“Land invasions derail housing and service projects, lead to the pollution of waterways, severely prejudice deserving housing beneficiaries and cause property owners to lose their investments over night,” Cape Town’s executive mayor, Dan Plato said in a statement. (Plato has also claimed that Qholani did not live in the shack he was pulled from and that he disrobed when municipal authorities arrived.)

South African municipalities often claim that the shacks they destroy are unoccupied. 

If they were occupied, says Msawakhe Mayisela, a spokesman for the eThekwini municipality, the city would get a court order before conducting an eviction. “Everything we’re doing is within the ambit of the law,” Mayisela says. But “rogue elements” are taking advantage of Covid-19, he added.

“We fully understand that people are desperately in need of land, but the number of people that are flocking to the cities is too much, the city won’t be able to provide housing or accommodation for everyone overnight,” he says. 

While eThekwini claims to be a caring city, local activists say the evictions show otherwise.

In one case, 29 women were evicted from shacks during the hard lockdown. With nowhere to go, they slept in an open field and were arrested by the South African Police Service for violating the lockdown, Philpott says.

“These evictions are dehumanizing people whose dignity is already compromised in many ways,” says S’bu Zikode, the president of Abahlali baseMjondolo, a community organization whose Zulu name translates to “the people of the shacks”.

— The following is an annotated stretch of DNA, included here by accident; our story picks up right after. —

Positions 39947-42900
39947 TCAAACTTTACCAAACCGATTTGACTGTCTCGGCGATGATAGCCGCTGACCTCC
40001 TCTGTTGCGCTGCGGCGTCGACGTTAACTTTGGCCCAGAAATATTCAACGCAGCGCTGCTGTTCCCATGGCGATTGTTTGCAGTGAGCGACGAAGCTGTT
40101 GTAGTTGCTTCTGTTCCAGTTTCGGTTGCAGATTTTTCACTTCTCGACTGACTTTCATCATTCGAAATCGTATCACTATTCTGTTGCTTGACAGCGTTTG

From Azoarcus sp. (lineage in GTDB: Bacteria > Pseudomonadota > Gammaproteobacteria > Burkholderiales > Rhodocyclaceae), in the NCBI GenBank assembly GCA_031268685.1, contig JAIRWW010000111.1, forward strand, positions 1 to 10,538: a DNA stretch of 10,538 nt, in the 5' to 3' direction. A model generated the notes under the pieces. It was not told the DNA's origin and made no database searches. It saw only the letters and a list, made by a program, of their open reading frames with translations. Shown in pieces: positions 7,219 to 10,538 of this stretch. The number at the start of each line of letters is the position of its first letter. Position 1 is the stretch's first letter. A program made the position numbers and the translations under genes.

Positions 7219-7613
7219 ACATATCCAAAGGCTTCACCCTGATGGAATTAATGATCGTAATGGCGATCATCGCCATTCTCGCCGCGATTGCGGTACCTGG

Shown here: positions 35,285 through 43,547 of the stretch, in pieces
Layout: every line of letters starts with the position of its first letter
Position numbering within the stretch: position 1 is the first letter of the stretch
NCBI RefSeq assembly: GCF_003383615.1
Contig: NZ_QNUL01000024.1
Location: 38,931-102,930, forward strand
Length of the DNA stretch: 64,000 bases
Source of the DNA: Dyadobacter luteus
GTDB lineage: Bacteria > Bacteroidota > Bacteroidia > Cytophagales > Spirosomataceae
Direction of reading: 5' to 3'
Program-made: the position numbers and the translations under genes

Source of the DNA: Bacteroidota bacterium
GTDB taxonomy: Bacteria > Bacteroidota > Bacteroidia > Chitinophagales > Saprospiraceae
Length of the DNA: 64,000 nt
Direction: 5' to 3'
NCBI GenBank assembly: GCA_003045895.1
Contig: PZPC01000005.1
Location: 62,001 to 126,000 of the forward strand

“It has reminded us that we are the people that do not count in our society.”

Municipal law enforcement and private security contractors hired by cities regularly fire rubber bullets, or even live ammunition, at residents during evictions. Some 18 Abahlali baseMjondolo activists have been killed since the organization was founded in 2005, Zikode says, most by the eThekwini Land Invasion Unit and Metro Police.

(Mayisela says that if city employees have broken the law, Abahlali baseMjondolo can file a complaint with the police. “There is no conclusive evidence to the effect that our members have killed them,”  he says.)

Other Abahlali baseMjondolo activists have been killed by what Zikode calls “izinkabi,” hitmen hired by politicians. Two eThekwini city councillors were sentenced to life in prison 2016 after they organized the killing of Thuli Ndlovu, an Abahlali baseMjondolo organizer. A member of the Land Invasion Unit who is currently facing a charge of attempted murder after severely injuring a person during an eviction remains on the job, Zikode says.

South Africa’s 1996 constitution is intended to protect the public from arbitrary state violence and guarantees a right to housing, as well as due process in evictions. But for Zikode, the South African constitution is a “beautiful document on a shelf”.

“For the working class and the poor, it’s still difficult to have access to court. You’ve got to have money to get to court,” he says. 

The actions by municipal law enforcement are breaking down social trust, says Buhle Booi, a member of the Khayelitsha Community Action Network, a community group in the largest township in Cape Town.

“There’s a lack of police resources and those very few police resources that they have, they use to destroy people’s homes, to destroy people’s peace, rather than fighting crime, real criminal elements that we see in our society,” Booi says.